The 23rd July Kalibr strike on Odesa demonstrated Russia’s ongoing capacity to strike shipping at anchor at any of the three designated ports. Russia claimed the 23rd July attack sank a Ukrainian naval vessel, indicating Russia is willing to twist narratives surrounding direct and indirect attacks on port facilities to justify its means. Odesa is home to the Western Naval Base of the Ukrainian Navy, so continued activity in and around Odesa is an area of acute sensitivity and continued activity beyond the parameters of the agreement, potentially presenting a vector for Russian aggression, or withdrawal from the agreement cannot be discounted. The 23rd July strike demonstrates the fragility of the Initiative and the need for the mutual guarantees of safety and security to enable the Initiative to proceed.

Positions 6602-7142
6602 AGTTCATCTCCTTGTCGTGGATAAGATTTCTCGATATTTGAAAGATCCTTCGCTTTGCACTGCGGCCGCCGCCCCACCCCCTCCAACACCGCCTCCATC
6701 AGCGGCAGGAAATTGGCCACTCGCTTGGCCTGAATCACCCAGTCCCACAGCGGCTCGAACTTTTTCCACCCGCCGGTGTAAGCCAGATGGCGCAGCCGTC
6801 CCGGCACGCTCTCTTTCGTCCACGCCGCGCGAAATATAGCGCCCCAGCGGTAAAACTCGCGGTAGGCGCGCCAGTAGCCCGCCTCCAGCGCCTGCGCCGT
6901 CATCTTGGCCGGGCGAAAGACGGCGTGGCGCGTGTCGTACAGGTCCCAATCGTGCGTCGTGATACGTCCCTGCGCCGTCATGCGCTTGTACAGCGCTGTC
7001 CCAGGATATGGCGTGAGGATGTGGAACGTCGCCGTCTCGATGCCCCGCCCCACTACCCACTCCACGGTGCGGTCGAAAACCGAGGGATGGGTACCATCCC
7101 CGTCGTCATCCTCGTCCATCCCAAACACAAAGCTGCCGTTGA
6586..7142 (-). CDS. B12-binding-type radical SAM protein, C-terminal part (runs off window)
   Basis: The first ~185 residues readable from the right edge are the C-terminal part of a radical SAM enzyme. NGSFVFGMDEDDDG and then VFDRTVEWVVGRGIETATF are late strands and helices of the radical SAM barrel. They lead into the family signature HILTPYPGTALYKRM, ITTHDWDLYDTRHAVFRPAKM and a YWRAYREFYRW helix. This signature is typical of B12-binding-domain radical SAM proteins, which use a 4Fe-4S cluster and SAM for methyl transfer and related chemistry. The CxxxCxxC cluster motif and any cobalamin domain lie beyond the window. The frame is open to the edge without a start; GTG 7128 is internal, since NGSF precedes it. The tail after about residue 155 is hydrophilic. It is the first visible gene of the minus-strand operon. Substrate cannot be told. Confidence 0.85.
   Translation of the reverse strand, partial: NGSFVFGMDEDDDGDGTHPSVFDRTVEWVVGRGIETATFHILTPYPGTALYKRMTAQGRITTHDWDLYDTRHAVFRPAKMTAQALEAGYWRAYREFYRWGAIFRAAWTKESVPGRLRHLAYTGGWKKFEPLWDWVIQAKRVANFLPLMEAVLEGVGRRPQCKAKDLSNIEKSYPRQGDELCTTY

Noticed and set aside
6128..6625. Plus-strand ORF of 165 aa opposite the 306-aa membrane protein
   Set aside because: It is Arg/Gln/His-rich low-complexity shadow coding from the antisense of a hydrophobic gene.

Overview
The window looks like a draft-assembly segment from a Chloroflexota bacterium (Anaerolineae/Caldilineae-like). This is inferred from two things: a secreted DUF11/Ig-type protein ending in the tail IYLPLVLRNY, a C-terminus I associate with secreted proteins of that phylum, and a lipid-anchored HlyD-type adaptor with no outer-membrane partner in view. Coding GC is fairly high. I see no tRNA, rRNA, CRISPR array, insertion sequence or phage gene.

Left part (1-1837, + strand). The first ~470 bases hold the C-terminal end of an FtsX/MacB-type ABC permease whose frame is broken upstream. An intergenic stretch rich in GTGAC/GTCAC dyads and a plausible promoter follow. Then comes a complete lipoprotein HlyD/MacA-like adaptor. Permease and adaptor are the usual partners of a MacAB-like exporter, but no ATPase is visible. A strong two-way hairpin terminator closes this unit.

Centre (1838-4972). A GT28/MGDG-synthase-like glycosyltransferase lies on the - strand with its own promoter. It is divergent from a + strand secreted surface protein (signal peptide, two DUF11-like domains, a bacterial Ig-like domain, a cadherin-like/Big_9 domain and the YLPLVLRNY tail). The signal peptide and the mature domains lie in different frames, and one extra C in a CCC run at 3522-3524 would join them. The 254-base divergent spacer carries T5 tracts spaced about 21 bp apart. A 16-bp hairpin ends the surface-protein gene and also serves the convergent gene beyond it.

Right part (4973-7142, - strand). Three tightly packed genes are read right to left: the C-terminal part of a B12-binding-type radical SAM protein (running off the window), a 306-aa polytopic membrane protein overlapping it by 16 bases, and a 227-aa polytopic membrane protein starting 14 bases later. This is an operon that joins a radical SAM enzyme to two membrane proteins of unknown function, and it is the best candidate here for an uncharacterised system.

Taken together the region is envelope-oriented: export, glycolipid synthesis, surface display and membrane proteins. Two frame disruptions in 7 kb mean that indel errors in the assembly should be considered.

There is also an established history of Russian attacks on unaffiliated shipping in the Black Sea. In previous negotiated ceasefires and surrenders, Russia has demonstrated a willingness to “give with one hand while taking with the other”, which could manifest in this deal as an intensification of attacks on ports and areas out with the structure of the deal, or unprotected Ukrainian ports, like Ochakiv. There is evidence of weakening command and control in Russia forces, so an attack as a result of ill-discipline miscalculation remains a realistic possibility. The treaty is meant to protect the escort vessels, so an attack on escort vessels is unlikely but a strike by Russian missiles cannot be ruled out in the event that Russia loses faith in the Initiative. It is crucial that Turkiye and the United Nations devise mechanisms to continually reassert Russian commitment to the Initiative and its guarantees of safety, rather than assuming Russian compliance through participation.